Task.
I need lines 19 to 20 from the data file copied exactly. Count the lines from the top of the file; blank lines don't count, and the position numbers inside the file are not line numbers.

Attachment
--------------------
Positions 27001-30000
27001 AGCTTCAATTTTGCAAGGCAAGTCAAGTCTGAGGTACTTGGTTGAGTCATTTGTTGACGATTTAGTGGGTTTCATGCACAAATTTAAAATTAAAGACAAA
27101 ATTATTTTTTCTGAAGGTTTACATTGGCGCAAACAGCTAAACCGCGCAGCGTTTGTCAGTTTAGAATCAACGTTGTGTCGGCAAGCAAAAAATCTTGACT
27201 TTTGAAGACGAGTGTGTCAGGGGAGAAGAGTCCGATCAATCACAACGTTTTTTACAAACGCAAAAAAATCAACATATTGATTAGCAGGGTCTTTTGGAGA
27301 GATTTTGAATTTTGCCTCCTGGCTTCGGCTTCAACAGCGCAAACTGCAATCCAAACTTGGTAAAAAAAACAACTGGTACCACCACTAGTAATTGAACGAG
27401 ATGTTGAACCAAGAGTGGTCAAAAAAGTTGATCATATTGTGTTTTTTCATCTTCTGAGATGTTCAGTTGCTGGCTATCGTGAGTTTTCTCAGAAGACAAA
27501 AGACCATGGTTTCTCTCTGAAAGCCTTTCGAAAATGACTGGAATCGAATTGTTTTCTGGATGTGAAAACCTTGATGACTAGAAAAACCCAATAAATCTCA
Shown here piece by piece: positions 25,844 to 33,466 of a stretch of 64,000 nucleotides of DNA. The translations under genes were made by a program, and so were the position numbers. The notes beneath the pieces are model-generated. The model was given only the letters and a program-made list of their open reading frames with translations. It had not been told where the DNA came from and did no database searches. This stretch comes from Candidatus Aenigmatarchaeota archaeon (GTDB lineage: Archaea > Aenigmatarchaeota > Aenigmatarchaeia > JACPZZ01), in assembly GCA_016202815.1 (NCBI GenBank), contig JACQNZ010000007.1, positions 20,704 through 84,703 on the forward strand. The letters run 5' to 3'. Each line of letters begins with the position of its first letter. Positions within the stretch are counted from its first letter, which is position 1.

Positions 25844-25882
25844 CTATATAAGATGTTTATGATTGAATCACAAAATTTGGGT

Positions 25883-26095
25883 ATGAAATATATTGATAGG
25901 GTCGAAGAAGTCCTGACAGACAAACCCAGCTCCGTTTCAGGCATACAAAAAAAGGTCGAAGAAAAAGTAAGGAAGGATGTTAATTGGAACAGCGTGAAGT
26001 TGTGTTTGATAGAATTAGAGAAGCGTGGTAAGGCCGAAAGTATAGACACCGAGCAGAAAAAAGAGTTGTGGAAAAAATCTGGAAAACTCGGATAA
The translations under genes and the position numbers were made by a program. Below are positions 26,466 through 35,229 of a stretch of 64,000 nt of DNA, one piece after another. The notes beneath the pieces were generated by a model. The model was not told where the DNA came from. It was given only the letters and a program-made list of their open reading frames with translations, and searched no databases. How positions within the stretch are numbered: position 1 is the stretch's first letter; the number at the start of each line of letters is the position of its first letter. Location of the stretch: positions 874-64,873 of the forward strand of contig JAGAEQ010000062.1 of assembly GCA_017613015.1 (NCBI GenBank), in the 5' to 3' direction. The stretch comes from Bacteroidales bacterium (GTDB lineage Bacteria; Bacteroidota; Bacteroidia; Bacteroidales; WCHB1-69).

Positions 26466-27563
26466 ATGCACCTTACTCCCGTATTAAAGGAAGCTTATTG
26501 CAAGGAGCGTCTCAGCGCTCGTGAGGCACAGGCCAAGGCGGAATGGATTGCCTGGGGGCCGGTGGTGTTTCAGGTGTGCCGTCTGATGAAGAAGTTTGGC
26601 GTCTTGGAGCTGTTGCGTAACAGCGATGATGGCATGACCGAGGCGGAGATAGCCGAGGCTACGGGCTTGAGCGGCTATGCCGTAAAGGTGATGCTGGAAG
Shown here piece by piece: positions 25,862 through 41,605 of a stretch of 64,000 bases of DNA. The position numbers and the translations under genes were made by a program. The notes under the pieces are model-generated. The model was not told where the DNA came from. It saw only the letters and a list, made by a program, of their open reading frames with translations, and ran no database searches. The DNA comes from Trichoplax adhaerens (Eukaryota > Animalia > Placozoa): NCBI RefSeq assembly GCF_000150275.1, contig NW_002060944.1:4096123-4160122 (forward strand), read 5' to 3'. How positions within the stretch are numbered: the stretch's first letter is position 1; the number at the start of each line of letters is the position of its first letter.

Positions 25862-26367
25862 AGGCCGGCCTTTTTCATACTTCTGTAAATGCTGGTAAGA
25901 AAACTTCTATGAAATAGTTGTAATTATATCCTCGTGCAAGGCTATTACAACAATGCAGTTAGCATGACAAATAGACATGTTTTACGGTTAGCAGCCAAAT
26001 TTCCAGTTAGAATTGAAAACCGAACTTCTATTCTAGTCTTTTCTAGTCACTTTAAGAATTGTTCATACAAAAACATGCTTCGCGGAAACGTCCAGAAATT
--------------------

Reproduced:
26601 GTCTTGGAGCTGTTGCGTAACAGCGATGATGGCATGACCGAGGCGGAGATAGCCGAGGCTACGGGCTTGAGCGGCTATGCCGTAAAGGTGATGCTGGAAG
Shown here piece by piece: positions 25,862 through 41,605 of a stretch of 64,000 bases of DNA. The position numbers and the translations under genes were made by a program. The notes under the pieces are model-generated. The model was not told where the DNA came from. It saw only the letters and a list, made by a program, of their open reading frames with translations, and ran no database searches. The DNA comes from Trichoplax adhaerens (Eukaryota > Animalia > Placozoa): NCBI RefSeq assembly GCF_000150275.1, contig NW_002060944.1:4096123-4160122 (forward strand), read 5' to 3'. How positions within the stretch are numbered: the stretch's first letter is position 1; the number at the start of each line of letters is the position of its first letter.